Forthcoming Disclosure of Medical Device Maker Payments to Doctors Will Help Consumers Print
News Releases - Business, Economy & Finance
Written by Grassley Press   
Tuesday, 07 December 2010 09:30
Monday, December 06, 2010

Sen. Chuck Grassley of Iowa, ranking member of the Finance Committee, today joined the committee chairman in releasing a committee report detailing ties between a Maryland doctor who is accused of implanting hundreds of potentially unnecessary cardiac stents and his ties to the drug company that manufactured the stents.  The doctor is said to have accepted payment for at least two social events at his home paid for by the device maker, including a pig roast, and became a paid contractor with the company, Abbott Labs, to promote its stents in China and Japan.  Grassley is the co-author of the provisions enacted through the new health care law that will require drug companies and medical device makers to disclose their payments to doctors.  The payments will be publicly available on Sept. 30, 2013.  Grassley made the following comment on today’s report and future payment disclosure.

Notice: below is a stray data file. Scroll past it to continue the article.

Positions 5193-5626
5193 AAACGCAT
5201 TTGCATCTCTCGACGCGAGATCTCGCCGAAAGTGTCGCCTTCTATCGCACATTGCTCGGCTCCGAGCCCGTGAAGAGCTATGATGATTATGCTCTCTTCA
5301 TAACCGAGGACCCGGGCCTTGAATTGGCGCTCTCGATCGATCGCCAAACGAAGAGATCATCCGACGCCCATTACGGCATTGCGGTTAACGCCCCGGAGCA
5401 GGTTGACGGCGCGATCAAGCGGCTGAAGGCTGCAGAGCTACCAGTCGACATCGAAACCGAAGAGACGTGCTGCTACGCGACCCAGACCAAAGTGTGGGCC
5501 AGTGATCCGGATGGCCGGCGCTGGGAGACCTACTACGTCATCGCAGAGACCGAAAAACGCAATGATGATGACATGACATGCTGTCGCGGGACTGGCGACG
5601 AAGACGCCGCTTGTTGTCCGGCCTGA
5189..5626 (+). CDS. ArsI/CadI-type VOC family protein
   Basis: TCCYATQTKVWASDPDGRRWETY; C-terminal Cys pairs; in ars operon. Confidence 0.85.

“It’s standard operating procedure for drug and device makers to give doctors honoraria or pay for dinner parties or travel to promote certain products.  That’s all legal, but it’s been disclosed to the public only in limited cases, either voluntarily by the drug companies or as part of lawsuits.  For the most part, people scheduled for surgery don’t know if there’s a financial relationship between the doctor implanting a device and the maker of that device.  Starting in 2013, that will change.  The public will have access to the financial information.  There will be transparency.  I hope that bringing this information out of the shadows will help rein in the most questionable cases.  It’s common sense that doctors should choose medical devices because the devices will help their patients, not because the device makers paid the doctors to give a speech about their product.  Also, Medicare and Medicaid can’t spare a penny for procedures that aren’t medically necessary.  Limiting abuse in this area will help program finances.

The Finance Committee report released today is available here.

An article in the Baltimore Sun, which broke the Maryland stent story, on today’s report is available here.

A series of articles about Grassley’s work on payment sunshine is available here.

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